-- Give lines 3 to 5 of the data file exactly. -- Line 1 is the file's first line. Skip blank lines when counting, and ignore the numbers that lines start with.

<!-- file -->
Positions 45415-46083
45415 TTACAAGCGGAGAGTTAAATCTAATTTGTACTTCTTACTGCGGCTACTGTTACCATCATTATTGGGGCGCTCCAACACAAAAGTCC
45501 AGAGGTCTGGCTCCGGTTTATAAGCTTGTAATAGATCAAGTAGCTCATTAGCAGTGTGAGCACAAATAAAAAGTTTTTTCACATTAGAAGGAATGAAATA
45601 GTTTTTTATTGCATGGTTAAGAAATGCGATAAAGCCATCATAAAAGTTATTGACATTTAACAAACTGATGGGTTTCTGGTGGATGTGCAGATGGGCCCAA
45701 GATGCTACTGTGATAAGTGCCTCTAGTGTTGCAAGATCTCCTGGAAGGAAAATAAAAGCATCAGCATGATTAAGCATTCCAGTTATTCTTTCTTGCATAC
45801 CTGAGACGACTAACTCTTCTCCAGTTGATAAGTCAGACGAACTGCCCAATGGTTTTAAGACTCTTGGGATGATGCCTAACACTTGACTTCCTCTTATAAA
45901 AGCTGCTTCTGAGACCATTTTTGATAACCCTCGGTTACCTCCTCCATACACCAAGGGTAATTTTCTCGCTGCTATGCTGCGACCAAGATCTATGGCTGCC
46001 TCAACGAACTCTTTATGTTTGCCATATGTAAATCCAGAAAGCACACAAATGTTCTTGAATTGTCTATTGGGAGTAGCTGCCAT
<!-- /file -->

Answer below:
45501 AGAGGTCTGGCTCCGGTTTATAAGCTTGTAATAGATCAAGTAGCTCATTAGCAGTGTGAGCACAAATAAAAAGTTTTTTCACATTAGAAGGAATGAAATA
45601 GTTTTTTATTGCATGGTTAAGAAATGCGATAAAGCCATCATAAAAGTTATTGACATTTAACAAACTGATGGGTTTCTGGTGGATGTGCAGATGGGCCCAA
45701 GATGCTACTGTGATAAGTGCCTCTAGTGTTGCAAGATCTCCTGGAAGGAAAATAAAAGCATCAGCATGATTAAGCATTCCAGTTATTCTTTCTTGCATAC